Changing gears a little, your details on how the Passover evolved up to Jesus' time were particularly instructive, as were your vivid descriptions of Jerusalem and the activity of the temple priests during the ritual sacrifice—the casting of the blood upon the altar. One gets a sense of Jerusalem literally awash in blood—the image is so dramatic it repulses any notion that we were ever intended to think of blood as metaphor. It is difficult not to imagine the smell, the stickiness of blood that would bind it, in a manner of speaking, to the Jewish people. This is so primitive and fantastic and yet we still, as it were, "live" this reality today. Can you talk a little about this preponderance of blood in relation to covenant, both then and now?

Sure. For ancient Jews (like many other religions), blood stood at the center of religious worship and sacrifice. The reason is simple. As the book of Leviticus states: "the life is in the blood" (Lev. 17:11). The shedding of blood is how the covenants were made and maintained—the sacred family bonds between God and his people that mark key moments in salvation history. At the time of Jesus, there was no festival more marked by blood than that of the Passover, when literally hundreds of thousands of lambs would be offered in sacrifice, and the channel that ran from under the altar into the river Kidron would be full of blood and water.

For Catholics, blood still stands at the center of our worship. Though the Temple was destroyed long ago (A.D. 70), and the pouring out of the lamb's blood has long since ceased, to this day, on every altar, at every Mass, the blood of the new Passover lamb is poured out, so we might receive his life: "Unless you eat the flesh of the Son of man and drink his blood, you have no life in you," says Jesus (Jn. 6:53).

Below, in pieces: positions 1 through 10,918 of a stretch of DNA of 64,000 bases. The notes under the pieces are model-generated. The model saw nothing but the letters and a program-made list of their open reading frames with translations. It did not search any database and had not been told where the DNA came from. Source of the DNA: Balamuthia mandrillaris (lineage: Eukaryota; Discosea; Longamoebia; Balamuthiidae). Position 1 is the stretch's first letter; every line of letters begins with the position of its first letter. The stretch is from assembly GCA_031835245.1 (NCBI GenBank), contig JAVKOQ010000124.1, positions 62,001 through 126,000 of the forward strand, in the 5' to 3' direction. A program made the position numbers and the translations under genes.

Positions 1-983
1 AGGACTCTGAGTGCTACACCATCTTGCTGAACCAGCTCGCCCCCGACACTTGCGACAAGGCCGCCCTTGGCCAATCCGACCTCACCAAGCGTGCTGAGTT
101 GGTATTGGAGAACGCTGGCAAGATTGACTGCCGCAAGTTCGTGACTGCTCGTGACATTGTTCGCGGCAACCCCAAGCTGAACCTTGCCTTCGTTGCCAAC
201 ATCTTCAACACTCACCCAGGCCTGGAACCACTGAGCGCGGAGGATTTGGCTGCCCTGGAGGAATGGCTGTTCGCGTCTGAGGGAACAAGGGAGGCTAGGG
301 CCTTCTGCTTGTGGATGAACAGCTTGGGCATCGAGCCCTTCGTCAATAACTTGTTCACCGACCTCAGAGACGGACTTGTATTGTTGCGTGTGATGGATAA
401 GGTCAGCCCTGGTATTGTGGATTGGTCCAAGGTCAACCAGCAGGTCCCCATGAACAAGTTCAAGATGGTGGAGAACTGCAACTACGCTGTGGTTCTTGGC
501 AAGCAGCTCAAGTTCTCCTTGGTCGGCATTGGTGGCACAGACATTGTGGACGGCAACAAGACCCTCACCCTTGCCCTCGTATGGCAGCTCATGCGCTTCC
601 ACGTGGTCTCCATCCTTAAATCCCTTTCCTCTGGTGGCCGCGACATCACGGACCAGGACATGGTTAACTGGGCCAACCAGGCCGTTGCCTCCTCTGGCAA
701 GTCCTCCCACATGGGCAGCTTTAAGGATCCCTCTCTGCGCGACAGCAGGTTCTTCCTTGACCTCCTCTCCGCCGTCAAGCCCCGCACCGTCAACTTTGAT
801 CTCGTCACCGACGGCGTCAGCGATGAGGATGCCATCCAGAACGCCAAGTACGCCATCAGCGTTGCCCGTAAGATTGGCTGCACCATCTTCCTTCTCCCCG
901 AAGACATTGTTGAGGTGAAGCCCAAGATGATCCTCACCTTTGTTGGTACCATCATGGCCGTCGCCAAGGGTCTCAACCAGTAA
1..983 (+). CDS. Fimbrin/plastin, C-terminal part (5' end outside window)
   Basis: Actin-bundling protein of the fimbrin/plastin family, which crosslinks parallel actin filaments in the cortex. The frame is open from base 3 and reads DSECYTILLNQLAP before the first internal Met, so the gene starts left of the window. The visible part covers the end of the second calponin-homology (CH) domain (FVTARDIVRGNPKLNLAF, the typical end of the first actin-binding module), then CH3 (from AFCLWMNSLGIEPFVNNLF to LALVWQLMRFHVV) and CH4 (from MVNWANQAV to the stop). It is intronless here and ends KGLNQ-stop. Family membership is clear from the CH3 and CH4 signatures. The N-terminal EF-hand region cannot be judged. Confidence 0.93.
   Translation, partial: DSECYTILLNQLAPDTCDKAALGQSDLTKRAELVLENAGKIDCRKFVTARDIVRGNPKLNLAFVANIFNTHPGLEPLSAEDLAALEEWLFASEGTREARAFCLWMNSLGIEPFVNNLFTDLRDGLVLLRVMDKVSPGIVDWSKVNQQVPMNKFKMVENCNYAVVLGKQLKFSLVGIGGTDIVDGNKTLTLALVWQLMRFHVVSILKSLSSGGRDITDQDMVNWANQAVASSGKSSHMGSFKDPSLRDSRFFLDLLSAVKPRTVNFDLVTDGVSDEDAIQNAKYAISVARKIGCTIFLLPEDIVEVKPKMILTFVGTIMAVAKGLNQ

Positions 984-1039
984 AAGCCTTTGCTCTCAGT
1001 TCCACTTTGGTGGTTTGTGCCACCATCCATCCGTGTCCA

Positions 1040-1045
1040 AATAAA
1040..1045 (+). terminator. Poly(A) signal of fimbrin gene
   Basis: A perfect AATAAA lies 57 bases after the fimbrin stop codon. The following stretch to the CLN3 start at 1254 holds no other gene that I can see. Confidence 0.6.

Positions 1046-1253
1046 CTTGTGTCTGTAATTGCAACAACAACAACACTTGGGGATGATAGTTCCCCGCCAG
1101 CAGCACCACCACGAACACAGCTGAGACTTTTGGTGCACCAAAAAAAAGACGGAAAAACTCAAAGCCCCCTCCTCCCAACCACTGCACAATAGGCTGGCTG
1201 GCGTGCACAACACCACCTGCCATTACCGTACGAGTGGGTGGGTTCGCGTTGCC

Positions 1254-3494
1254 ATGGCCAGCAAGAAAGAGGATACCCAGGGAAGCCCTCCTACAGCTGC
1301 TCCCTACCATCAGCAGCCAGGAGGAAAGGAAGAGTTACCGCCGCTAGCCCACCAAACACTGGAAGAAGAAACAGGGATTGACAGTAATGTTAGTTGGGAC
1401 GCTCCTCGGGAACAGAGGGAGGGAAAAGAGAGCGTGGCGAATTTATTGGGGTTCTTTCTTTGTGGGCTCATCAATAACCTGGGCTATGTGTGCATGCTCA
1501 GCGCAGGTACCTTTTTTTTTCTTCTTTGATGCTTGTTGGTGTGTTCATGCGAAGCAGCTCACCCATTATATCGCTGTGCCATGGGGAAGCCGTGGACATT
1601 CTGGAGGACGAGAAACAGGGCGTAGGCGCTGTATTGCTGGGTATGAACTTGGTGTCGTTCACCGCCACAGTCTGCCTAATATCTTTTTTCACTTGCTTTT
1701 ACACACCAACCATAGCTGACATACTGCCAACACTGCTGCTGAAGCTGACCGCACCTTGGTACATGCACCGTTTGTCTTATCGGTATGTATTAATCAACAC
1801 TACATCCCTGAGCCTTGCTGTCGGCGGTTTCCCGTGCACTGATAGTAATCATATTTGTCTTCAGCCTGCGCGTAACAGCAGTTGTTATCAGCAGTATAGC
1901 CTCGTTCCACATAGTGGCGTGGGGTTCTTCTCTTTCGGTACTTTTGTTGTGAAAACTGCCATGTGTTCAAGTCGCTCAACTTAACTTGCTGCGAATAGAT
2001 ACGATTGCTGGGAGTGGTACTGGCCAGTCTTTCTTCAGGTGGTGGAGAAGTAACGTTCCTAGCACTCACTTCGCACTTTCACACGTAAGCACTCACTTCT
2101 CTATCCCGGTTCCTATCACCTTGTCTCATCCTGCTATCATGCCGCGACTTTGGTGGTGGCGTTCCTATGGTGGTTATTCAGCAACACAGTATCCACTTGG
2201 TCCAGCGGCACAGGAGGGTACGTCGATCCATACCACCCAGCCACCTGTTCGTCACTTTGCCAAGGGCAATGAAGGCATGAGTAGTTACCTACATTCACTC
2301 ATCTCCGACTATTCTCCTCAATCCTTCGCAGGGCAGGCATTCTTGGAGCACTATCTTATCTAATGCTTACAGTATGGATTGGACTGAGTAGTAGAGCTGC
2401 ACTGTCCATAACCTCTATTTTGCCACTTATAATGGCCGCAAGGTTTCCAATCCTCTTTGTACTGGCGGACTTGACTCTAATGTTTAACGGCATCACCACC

Think of it this way: If the Eucharist really is the body and blood of Jesus Christ, then how much blood has flowed from his side since that first Good Friday, over 2000 years ago? How many Masses have been offered? How many millions of chalices have been poured out? How much of his Precious Blood? When we see it this way, we realize that however much lamb's blood was poured out on the altar in the Temple, these are but a shadow of the Eucharistic blood that would be "poured out for the forgiveness of sins" (Mt. 26:28).

In your introduction, you related the circumstances that put you on the path to writing this book. Did you find it frightening to undertake this—any worries that in trying to make the strongest argument you could in support of John 6, you might inadvertently discover something to shake your faith?

Good question! No, I have to confess, that I never really was afraid that I would discover anything that would shake my faith. It always seemed to me, since that first time I really opened up John 6 and read it, that there could be no clearer teaching on the Real Presence of Jesus in the Eucharist than that text. Finding out that other people disagreed only made me investigate the matter more closely. And the more I learned about Jesus and his Jewish context, the more convinced I was that the Church's take on the whole matter was correct.

This is, after all, what one would expect, since all the first Christians—the Apostles, the Blessed Mother, etc.—were Jewish Christians. Indeed, to a person, every single interpreter I came across who argued against the Real Presence in John 6 invariably did so by ignoring the context of Jesus words: his feeding of the 5000 in the desert (like Moses), his repeated references to the miraculous manna in the desert, and his emphasis on the bodily resurrection from the dead. More than ever before, it became clear to me that if the old manna of the old exodus was miraculous bread from heaven, then the new Manna of the Messiah—the Eucharist—could be nothing less than what he said it was: his "flesh" and "blood," given to us as "real food" and "real drink" (Jn. 6:55).

Brant Pitre, thank you for taking some time to talk about a book I think should be on everyone's reading list for this Lent. In Jesus and the Jewish Roots of the Eucharist, you've given us a meticulously-researched and accessible examination of the New Exodus, the New Moses, the New Manna from heaven. I think this will be an intriguing read for believers, but also for the non-believers who wonder how it is that dignitaries and dishwashers can gather together as one, to reverence what appears to be mere bread. This is a gift. I hope it gets widely read.

Thank you Elizabeth, it was my pleasure!

 

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